When the argument inevitably fails that the Soviet Union was as wicked as Nazi Germany, many conservative pundits pull an inexplicable trick. Rather than continuing to press the idea that Josef was worse than Adolf, they instead absolve right-wing ideology of Hitler all together, and try to pin him on leftism. To describe this attempt as pitiful would be an understatement. Glenn Beck, in a live television interview with the admittedly unimpressive Sam Webb, tried to make this claim based on the fact that Hitler was head of the “National Socialist Party”. If Beck seriously intends to use logic based on false semantics, then we should be left to wonder why members of all the ‘Green’ parties are not wondering around clad head-to-toe in emerald. The policies of “National Socialism” bear no relation in reality to Marxism, and I can assure you this is not a “no true Scotsman” argument. Socialism is the idea of a classless society, while Nazi Germany was heavily class-oriented. The party was also financed by big industrialists, factory owners and bankers, such as Fitz Tysen and Emil Kirdorff. Quite the Marxist paradise, eh? The reason the Nazis initially styled themselves in this way was based on the perverse logic of their founder, Anton Drexler, who believed that giving“social welfare to German citizens deemed part of the Aryan race” would appeal to the working classes who might otherwise be tempted into supporting Marxism. Ask any of the neo-Nazis around today what they think of socialism, and I’m fairly sure they won’t be waxing lyrical about it.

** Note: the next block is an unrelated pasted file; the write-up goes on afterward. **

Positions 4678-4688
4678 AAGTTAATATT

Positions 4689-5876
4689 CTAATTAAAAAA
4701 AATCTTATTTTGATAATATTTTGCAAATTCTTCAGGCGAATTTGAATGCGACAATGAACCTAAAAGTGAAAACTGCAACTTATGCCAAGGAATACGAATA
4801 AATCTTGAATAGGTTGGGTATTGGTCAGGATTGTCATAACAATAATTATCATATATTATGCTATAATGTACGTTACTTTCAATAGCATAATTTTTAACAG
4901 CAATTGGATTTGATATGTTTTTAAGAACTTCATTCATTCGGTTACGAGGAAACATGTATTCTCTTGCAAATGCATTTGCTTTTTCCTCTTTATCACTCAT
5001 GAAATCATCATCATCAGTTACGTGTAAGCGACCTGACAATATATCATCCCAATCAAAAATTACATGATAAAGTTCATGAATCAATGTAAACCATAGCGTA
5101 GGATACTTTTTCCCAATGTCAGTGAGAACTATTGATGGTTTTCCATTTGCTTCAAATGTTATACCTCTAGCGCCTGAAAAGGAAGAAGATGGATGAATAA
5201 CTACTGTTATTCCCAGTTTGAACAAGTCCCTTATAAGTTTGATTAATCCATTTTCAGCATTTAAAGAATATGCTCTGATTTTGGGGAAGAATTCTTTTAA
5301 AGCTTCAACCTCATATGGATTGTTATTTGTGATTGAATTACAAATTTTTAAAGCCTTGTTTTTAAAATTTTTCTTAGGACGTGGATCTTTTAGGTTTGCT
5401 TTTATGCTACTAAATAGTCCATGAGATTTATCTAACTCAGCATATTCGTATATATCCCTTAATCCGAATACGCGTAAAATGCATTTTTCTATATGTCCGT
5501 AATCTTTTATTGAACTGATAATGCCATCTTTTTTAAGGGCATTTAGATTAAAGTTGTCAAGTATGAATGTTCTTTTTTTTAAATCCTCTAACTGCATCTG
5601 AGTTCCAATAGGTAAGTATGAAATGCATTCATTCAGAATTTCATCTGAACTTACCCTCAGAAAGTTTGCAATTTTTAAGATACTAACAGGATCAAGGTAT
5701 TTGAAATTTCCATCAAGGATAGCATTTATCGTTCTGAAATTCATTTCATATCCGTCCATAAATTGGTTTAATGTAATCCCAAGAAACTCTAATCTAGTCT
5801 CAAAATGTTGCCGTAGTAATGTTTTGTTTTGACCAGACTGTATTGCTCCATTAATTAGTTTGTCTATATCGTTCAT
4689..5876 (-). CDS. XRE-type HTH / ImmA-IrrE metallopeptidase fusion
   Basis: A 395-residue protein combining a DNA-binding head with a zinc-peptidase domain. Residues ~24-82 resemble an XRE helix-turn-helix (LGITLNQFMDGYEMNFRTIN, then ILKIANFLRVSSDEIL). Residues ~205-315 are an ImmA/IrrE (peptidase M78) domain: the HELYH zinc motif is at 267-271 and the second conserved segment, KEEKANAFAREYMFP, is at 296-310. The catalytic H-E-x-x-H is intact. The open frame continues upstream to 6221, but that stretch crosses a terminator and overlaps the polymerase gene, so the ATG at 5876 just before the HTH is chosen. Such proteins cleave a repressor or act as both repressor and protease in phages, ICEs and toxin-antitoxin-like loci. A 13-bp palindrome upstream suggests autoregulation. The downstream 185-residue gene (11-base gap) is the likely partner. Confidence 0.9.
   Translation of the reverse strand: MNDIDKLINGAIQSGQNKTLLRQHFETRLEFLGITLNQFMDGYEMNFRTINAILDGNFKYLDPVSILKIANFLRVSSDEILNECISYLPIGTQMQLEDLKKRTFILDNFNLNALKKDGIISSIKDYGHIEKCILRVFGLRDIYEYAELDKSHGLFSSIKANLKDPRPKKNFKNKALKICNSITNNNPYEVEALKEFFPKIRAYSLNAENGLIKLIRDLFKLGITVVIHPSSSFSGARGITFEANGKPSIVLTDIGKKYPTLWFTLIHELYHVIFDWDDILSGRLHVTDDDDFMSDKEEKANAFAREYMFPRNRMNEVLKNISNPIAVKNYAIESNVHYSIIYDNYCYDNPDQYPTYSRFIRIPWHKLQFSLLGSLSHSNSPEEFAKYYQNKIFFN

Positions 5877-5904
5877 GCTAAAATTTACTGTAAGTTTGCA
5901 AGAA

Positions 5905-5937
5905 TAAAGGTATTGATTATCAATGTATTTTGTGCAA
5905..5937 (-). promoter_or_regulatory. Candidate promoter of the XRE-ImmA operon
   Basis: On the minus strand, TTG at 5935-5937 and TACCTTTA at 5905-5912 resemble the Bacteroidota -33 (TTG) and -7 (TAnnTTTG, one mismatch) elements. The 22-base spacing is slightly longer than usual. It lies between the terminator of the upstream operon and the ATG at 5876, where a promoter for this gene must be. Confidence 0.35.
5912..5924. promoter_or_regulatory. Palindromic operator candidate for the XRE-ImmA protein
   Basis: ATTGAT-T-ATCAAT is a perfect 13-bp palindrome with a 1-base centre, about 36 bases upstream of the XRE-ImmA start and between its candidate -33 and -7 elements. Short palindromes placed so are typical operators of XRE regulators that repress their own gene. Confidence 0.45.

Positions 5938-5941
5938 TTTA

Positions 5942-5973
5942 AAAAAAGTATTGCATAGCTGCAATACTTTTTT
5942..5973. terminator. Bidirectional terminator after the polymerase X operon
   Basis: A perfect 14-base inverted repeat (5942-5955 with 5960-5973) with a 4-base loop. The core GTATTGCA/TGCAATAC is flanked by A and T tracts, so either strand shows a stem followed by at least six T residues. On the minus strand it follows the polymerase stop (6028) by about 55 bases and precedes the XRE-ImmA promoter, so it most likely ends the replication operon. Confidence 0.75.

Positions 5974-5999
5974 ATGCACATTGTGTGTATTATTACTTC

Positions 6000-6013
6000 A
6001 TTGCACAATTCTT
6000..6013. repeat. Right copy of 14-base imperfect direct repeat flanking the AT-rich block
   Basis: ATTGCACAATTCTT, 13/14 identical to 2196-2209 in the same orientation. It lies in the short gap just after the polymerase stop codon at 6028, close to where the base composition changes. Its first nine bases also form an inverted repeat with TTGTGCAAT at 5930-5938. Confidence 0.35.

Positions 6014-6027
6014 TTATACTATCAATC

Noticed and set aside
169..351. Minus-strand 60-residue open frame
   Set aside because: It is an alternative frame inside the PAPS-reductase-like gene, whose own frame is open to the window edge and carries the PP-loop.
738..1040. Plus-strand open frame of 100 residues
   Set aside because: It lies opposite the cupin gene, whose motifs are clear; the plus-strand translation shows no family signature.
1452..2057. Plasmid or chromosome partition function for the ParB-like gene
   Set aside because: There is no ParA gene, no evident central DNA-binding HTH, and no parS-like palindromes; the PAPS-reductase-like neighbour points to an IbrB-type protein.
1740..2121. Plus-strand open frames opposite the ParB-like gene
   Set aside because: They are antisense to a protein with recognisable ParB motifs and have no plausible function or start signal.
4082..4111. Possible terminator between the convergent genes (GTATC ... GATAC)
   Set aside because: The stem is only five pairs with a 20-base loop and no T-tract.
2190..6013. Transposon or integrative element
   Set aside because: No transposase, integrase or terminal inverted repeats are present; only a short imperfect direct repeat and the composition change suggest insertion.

Another argument that is casually and flimsily thrown into this debate (if I can glorify this by describing it as one), is that Stalin was an opportunist who initially aligned himself with Hitler. The Stalin-Hitler pact, so often referenced by critics of the Soviet Union was made as a result of the fact that Britain and France alienated Stalin by refusing to make such a pact with him. Incidentally, this was also how Czechoslovakia were treated before being sold down the river by the Western Allies in the Munich Agreement of 1938. Stalin, for all his faults, despised fascism with a passion, and were it not for his admirable leadership and the blood of many of the Soviet soldiers under his command, the malevolent tyranny of Nazism may never have been defeated.It isn’t true that the extremes of both the right and the left are equally reprehensible. The old adage that right and left both meet each other and merge in the form of communism and fascism is untrue. I don’t believe in balance for the sake of balance. Hitler’s ideology was inherently evil, while Stalin’s was not. Hitler ordered one of the most revolting acts of genocide in human history, while Stalin did not. Hitler was the arguably the most evil man to ever set foot on this planet, and Stalin, despite all the despicable things he did, was not.